This week we continue our discussion of uncommon resolve by examining two categories of belief: relative and universal. Relative Beliefs such as I believe in American exceptionalism, or that I will be met by a bunch of virgins in heaven are formed through human interaction relative to cultural norms, religious beliefs and other orientations around things such as success, health and morality. These types of beliefs are heavily influenced by families of origin and pop culture. The relativistic nature of these beliefs is what leads to such disparity of lived experience on our planet, for better or worse.
Universal Beliefs, such as I believe in the Golden Rule, or I believe in the law of Abundance exist outside of the realm of human interactions and do not discriminate by race, class or creed. What is universally true for me is also for universally true for you, regardless of whether we believe it or not. Examining your beliefs starts with testing a belief to see if it is relative or universal. If it is relative, then I recommend you examine it more closely and be prepared to upgrade or discard it. If it is universal then ask whether you fully understand and appreciate its power. Also ask whether it is possible you hold a competing relative belief that cancels it out.
Here’s an example: You hold a universal belief in abundance, that there is enough to go around and there is no reason to hoard or be scarce. However, you could simultaneously believe that you are not worthy of the abundance you dream of because you were born poor, lack the right opportunities, didn’t go to right college or are stuck in a dead end job. In this simple example it is clear that though you could believe in the concept of abundance, the relative belief about your self-worth contradicts and cancels it out. Not good.
Ok, let’s get to the bottom of this: how does all this talk about belief tie into uncommon resolve? Well, the beliefs that you hold individually form the foundation of your broader sense of belief in yourself and your abilities. The foundation for willpower is belief itself. If you hang your hat on your relative beliefs, then you’re at risk of relying on weak or outdated beliefs to prop up your willpower. If your beliefs are tied to universal beliefs, then your resolve will be strong because you have the universe to back you up! Belief in yourself and your mission will come from acting in alignment with universal truths.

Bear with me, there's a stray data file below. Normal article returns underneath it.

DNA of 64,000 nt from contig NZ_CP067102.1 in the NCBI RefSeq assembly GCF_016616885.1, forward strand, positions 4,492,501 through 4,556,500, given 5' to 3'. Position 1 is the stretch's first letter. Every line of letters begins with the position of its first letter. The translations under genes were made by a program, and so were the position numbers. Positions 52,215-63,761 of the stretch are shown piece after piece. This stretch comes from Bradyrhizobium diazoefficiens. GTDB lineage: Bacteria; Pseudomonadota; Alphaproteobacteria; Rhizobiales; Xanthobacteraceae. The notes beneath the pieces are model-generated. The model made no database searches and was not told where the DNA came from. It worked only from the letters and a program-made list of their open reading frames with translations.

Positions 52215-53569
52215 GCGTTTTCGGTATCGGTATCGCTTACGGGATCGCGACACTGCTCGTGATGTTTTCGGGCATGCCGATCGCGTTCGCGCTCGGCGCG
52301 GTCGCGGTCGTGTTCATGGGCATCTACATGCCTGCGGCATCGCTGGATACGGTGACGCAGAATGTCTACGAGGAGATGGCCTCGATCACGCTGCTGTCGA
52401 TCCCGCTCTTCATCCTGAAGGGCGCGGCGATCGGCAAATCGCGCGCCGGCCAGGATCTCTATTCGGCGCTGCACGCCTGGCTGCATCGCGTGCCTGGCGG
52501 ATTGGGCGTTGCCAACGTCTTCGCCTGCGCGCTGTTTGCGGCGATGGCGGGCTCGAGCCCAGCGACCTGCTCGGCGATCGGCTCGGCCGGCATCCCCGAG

What I propose is that for you to truly believe in yourself, your purpose and your projects with uncommon resolve, then it’s necessary to examine the beliefs that are driving behavior moment to moment. It is plausible that your beliefs could be upgraded for better results. Ideally you will tie your beliefs to universal truths, and let those truths be your guiding force. Know that with relative beliefs what is right for you now may be wrong for you tomorrow, and that what is right for you may be wrong for another person. With this approach to living an examined life you may accelerate your growth toward a multi-dimensional and integrated perspective toward all people, leaving absolutism and rigidity behind. Only then will you will find that uncommon resolve to back up the worthy things you desire in life.
Hooyah. Train hard, stay focused, and have fun! Mark Divine